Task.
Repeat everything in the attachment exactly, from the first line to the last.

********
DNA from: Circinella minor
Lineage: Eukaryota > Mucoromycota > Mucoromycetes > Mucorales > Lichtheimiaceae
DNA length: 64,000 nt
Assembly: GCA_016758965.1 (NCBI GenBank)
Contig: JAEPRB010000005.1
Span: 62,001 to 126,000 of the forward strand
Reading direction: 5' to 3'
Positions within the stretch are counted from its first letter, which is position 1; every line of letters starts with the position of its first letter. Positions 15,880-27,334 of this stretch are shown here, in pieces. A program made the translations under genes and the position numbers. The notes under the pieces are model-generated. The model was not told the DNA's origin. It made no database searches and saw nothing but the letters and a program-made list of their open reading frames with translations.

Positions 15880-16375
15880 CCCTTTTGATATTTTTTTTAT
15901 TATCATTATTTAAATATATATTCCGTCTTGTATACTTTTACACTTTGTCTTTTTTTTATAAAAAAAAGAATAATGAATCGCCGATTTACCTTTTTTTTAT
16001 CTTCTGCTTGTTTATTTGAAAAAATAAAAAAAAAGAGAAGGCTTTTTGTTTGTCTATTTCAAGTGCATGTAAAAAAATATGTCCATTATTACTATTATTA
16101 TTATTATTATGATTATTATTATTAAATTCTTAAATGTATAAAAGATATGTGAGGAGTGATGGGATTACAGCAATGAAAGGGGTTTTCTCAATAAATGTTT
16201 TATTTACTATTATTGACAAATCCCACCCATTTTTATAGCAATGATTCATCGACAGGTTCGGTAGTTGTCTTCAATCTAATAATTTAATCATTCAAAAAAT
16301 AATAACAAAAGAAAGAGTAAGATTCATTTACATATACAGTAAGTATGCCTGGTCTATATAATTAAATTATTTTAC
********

DNA from: Circinella minor
Lineage: Eukaryota > Mucoromycota > Mucoromycetes > Mucorales > Lichtheimiaceae
DNA length: 64,000 nt
Assembly: GCA_016758965.1 (NCBI GenBank)
Contig: JAEPRB010000005.1
Span: 62,001 to 126,000 of the forward strand
Reading direction: 5' to 3'
Positions within the stretch are counted from its first letter, which is position 1; every line of letters starts with the position of its first letter. Positions 15,880-27,334 of this stretch are shown here, in pieces. A program made the translations under genes and the position numbers. The notes under the pieces are model-generated. The model was not told the DNA's origin. It made no database searches and saw nothing but the letters and a program-made list of their open reading frames with translations.

Positions 15880-16375
15880 CCCTTTTGATATTTTTTTTAT
15901 TATCATTATTTAAATATATATTCCGTCTTGTATACTTTTACACTTTGTCTTTTTTTTATAAAAAAAAGAATAATGAATCGCCGATTTACCTTTTTTTTAT
16001 CTTCTGCTTGTTTATTTGAAAAAATAAAAAAAAAGAGAAGGCTTTTTGTTTGTCTATTTCAAGTGCATGTAAAAAAATATGTCCATTATTACTATTATTA
16101 TTATTATTATGATTATTATTATTAAATTCTTAAATGTATAAAAGATATGTGAGGAGTGATGGGATTACAGCAATGAAAGGGGTTTTCTCAATAAATGTTT
16201 TATTTACTATTATTGACAAATCCCACCCATTTTTATAGCAATGATTCATCGACAGGTTCGGTAGTTGTCTTCAATCTAATAATTTAATCATTCAAAAAAT
16301 AATAACAAAAGAAAGAGTAAGATTCATTTACATATACAGTAAGTATGCCTGGTCTATATAATTAAATTATTTTAC